In April, the programme concentrated on multi-dimensional aspects of hyperbolic conservation laws, including computational methods with applications to multiphase flows. Several series of three lectures each were given on multidimensional Riemann problems and related issues (Chen, Keyfitz) and on mixed equations of steady transonic flow dynamics (Morawetz). The equations of transonic flow are particularly challenging: change of type of the equations, degeneracy at the sonic line and the appearance of free boundary problems which describe shock interfaces. Building on her earlier results on mixed equations for transonic flow, CS Morawetz presented new existence theorems for viscous flows, including an application of Noether’s theorem to the Tricomi equation. PD Lax’s inspiring lectures presented an illuminating overview on the zero-dispersion limit for the Korteweg-de Vries equation.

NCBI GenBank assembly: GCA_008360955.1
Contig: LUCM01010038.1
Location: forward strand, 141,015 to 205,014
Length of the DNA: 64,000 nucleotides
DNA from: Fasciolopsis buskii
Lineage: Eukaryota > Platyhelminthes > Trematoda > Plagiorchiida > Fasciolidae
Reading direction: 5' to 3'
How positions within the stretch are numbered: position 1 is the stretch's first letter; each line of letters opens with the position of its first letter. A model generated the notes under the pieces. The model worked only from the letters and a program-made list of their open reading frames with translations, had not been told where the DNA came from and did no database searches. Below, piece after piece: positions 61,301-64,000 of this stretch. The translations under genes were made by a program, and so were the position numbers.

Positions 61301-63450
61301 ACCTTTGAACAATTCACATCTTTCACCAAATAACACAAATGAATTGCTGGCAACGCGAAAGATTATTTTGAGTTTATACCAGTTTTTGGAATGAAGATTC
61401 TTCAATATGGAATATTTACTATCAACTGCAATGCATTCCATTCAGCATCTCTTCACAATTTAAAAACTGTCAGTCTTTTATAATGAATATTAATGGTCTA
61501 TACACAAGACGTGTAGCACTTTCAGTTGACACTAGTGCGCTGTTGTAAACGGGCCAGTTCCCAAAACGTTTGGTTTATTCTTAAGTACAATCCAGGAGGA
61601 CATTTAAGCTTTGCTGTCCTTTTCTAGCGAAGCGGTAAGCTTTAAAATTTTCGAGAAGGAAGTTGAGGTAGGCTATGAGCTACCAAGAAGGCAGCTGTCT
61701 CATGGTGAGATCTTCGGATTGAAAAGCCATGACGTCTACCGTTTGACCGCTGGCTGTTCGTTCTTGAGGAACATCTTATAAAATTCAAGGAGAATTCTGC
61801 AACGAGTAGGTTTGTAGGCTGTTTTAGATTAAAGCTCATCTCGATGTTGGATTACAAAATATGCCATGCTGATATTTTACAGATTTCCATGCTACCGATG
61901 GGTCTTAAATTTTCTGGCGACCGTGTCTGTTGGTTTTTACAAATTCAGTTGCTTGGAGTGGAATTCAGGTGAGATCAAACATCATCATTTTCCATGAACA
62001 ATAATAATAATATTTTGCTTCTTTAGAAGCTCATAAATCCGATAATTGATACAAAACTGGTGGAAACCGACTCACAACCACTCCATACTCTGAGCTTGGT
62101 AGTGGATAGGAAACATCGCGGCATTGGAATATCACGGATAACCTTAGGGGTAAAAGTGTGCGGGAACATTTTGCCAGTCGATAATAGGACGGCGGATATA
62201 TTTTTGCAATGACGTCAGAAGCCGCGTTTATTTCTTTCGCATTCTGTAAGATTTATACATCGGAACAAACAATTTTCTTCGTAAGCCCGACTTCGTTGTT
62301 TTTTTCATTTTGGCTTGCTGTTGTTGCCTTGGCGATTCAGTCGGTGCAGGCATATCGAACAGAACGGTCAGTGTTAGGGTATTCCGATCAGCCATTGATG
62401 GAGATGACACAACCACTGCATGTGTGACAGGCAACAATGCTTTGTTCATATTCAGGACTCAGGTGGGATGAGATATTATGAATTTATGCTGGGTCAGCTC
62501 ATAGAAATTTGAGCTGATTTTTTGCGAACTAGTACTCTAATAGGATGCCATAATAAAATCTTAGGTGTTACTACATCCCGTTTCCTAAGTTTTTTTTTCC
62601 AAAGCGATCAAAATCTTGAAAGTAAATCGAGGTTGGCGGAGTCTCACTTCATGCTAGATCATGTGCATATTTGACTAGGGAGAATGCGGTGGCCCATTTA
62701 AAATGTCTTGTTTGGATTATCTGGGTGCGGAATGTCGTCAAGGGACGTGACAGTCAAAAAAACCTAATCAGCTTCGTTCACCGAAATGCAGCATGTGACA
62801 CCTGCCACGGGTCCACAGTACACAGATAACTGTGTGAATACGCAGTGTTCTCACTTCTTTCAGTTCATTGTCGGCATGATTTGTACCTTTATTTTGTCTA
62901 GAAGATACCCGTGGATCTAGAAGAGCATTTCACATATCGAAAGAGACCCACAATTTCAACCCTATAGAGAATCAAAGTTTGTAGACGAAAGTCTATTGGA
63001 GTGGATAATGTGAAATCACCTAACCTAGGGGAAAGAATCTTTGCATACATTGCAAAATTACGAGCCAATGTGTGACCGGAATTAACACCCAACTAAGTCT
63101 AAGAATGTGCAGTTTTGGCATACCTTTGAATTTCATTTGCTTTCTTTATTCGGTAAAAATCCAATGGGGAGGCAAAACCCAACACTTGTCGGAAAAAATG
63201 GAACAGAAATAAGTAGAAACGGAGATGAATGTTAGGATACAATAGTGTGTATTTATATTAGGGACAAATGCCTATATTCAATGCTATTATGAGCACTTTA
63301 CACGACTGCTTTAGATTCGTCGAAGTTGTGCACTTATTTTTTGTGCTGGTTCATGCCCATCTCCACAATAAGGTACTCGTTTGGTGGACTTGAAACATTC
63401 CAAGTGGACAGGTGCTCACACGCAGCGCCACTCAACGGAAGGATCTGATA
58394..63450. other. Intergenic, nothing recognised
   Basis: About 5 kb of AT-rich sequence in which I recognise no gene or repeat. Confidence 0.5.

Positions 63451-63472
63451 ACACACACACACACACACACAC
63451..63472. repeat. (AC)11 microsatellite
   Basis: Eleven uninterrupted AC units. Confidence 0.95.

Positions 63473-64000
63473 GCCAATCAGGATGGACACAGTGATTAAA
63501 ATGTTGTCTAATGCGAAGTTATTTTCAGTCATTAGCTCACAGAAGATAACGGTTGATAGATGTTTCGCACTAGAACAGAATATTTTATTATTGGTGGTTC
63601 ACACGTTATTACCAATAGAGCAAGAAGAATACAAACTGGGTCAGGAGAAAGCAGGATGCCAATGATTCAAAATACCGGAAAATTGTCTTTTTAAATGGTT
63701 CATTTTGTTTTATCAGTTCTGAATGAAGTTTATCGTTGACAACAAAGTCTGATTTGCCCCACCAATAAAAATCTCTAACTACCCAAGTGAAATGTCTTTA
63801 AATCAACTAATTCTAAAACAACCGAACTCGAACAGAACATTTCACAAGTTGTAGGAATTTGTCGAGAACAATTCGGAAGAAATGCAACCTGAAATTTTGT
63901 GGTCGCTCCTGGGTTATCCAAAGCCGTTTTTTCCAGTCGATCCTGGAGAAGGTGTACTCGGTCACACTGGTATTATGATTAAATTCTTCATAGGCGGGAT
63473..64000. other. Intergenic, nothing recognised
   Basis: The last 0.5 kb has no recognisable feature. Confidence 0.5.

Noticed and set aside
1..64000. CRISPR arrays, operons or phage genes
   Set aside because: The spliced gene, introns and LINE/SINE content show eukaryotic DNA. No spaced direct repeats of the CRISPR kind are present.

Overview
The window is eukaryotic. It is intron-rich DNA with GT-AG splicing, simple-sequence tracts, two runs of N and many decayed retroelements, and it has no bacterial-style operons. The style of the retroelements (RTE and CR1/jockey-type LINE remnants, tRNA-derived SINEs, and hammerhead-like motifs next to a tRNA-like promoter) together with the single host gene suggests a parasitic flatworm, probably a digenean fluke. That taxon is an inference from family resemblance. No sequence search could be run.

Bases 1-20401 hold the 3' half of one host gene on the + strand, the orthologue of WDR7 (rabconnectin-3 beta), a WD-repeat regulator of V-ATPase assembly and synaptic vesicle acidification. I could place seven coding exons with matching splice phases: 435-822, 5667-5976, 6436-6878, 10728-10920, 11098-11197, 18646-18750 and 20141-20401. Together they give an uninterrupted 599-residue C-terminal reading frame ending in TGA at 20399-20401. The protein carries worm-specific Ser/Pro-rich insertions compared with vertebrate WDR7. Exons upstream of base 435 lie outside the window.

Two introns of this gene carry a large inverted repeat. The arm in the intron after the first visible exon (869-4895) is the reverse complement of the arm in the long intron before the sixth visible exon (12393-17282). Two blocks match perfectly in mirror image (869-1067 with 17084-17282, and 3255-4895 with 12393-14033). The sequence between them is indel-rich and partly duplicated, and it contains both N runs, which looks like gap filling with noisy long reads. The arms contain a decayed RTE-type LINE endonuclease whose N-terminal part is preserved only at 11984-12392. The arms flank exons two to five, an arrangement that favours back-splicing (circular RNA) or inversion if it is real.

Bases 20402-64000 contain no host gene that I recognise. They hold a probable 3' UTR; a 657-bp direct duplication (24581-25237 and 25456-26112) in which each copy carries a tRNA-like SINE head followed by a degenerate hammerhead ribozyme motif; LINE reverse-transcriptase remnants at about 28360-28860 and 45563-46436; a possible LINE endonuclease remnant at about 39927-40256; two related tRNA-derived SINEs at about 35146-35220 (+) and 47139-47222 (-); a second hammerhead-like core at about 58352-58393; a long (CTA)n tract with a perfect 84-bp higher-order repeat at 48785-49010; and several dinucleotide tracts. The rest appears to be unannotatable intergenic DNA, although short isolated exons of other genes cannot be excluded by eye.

Multiphase Fluid Flows and Multi- Dimensional Hyperbolic Problems 
Workshop, 31 March–4 April 2003 
Organisers: J Ballmann, PG LeFloch, R LeVeque and EF Toro

This workshop attracted a large international audience of about 80 participants from all over the world. The talks fell within three categories: first, multidimensional hyperbolic problems including mixed models for transonic flows (Morawetz, Chen), self-similar solutions to the Riemann problem in two space dimensions (Keyfitz) and the asymptotic stability of non-planar Riemann solutions (Frid); second, numerical methods, especially the evolution Galerkin schemes (Noelle) and the positive schemes for systems of conservation laws (Lax); third, a large variety of applications, especially the simulation of cavitation processes (Ballmann), the propagation of interfaces (Nikiforakis, Greenberg, Marquina), wave structure for elastic-plastic flow (Menikoff) and various problems from fluid dynamics (Toro, Drikakis, Falle, Peregrine).